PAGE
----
Hong Kong's chief executive has insisted the region will push ahead with a controversial extradition bill despite huge protests in the region yesterday.
Critics of the new bill have warned that it could be used by China to make critics and political opponents “disappear.”
The regions CEO Carrie Lam said she has made minor changes to the bill but has refused to scrap it – insisting it is needed to “uphold justice.”
The proposed changes would allow people to be transferred to jurisdictions that the territory doesn't currently have extradition agreements with.
At the moment, extraditions to countries without agreements with Hong Kong - including mainland China and Taiwan - can only take place on a 'case-by-case' basis.
Officials say no such case-based surrenders have taken place since 1997 due to legislative loopholes and practical challenges.
Hundreds of thousands of people took to the streets on Hong Kong on Sunday to protest the plans.
Police used pepper spray to disperse protesters outside the territory's parliament building on Sunday.
They were part of an earlier demonstration calling for authorities to block the controversial bill.
If passed into law, the bill will allow suspected criminals in the territory to be sent to the mainland to face trial.
The Hong Kong government has insisted the proposed amendments "mainly target fugitives who have committed serious crimes" and would not affect freedom of speech or freedom of the press.
Hundreds of thousands of people took part in the protest, which was mostly peaceful.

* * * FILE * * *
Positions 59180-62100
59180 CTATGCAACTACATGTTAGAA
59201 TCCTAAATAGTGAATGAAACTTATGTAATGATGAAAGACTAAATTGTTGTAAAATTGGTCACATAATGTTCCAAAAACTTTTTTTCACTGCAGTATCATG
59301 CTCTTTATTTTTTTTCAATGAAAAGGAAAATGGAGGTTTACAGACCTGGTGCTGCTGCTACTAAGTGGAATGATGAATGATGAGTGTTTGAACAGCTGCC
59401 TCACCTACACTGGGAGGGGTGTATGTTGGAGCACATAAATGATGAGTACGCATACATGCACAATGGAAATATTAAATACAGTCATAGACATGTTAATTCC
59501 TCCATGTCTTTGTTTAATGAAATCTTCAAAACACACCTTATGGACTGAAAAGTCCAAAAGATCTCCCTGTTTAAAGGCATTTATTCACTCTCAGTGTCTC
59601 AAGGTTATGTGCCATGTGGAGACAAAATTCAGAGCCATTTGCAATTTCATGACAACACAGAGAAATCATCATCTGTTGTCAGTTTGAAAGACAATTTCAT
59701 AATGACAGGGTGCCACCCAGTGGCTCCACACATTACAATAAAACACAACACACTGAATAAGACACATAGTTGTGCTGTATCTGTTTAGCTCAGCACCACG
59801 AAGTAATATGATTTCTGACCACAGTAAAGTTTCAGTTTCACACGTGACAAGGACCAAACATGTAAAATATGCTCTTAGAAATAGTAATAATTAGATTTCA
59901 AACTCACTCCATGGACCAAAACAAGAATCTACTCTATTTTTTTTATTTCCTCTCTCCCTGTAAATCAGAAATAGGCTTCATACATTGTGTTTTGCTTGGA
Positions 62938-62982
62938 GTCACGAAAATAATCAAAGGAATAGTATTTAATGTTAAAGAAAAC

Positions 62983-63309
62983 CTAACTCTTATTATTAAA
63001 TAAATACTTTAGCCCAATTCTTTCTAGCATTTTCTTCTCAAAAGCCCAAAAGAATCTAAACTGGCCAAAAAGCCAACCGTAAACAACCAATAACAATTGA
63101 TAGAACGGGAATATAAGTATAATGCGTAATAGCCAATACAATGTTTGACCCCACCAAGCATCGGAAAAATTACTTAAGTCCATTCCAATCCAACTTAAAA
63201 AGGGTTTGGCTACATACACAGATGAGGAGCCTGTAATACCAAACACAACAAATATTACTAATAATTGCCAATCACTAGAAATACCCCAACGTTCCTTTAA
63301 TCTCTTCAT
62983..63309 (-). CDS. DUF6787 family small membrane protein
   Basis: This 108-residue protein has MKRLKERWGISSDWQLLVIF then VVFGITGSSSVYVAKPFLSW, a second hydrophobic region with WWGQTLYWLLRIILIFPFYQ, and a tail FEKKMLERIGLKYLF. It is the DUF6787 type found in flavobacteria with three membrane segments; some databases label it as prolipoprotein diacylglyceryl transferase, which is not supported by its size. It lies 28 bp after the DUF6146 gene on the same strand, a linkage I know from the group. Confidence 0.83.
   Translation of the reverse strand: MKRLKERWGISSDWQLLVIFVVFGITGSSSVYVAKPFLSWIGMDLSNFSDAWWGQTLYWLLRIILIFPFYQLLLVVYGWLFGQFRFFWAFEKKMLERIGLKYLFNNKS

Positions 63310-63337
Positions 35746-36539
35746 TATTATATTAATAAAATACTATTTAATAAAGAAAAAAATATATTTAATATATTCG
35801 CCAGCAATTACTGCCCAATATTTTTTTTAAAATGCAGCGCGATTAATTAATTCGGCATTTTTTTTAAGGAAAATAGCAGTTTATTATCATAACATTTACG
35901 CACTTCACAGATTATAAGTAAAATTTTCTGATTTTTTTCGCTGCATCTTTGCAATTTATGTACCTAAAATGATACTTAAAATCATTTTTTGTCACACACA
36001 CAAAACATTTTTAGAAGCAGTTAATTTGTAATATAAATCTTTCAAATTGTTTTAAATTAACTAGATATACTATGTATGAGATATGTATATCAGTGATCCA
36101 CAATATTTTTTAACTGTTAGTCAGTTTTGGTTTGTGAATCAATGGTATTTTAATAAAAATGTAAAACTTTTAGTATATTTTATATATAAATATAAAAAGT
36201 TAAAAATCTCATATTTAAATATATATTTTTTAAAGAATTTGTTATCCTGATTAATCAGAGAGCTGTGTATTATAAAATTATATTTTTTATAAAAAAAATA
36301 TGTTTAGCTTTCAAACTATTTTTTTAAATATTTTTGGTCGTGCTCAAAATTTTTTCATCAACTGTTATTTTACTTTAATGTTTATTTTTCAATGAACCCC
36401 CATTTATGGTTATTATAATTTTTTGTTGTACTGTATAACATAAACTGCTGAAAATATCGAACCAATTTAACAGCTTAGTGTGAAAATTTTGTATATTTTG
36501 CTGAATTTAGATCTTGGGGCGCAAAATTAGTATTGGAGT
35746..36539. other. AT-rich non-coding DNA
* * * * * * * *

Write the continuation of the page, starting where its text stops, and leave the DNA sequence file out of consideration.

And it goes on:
But violence erupted late on Sunday evening outside parliament as protesters tried to break past police to enter the Legislative Council building.
Pictures from the scene showed police using pepper spray, and a bloodied officer resting on the ground.
Earlier in the day, demonstrators of all ages and backgrounds chanted "no China extradition, no evil law" during the march, while some also demanded the resignation of Ms Lam.
Teacher Garry Chiu, who was at the protest with his wife and one-year-old daughter, said: "It is no longer about me. I need to save my daughter.
"If the law is implemented anyone can disappear from Hong Kong.
"No one will get justice in China. We know there is no human rights."
Human Rights Watch has warned that the changes would have a “rippling, chilling effect on free speech in Hong Kong.”
Several senior Hong Kong judges have also raised concerns about the changes, highlighting a lack of trust in the mainland courts as well as the limited nature of extradition hearings.
Hong Kong officials have defended the plan, arguing there are adequate safeguards and insisting no one would be extradited if they face political or religious persecution or torture, or the death penalty.
"We continue to listen to a wide cross-section of views and opinions and remain to open to suggestions on ways to improve the new regime," a government official said.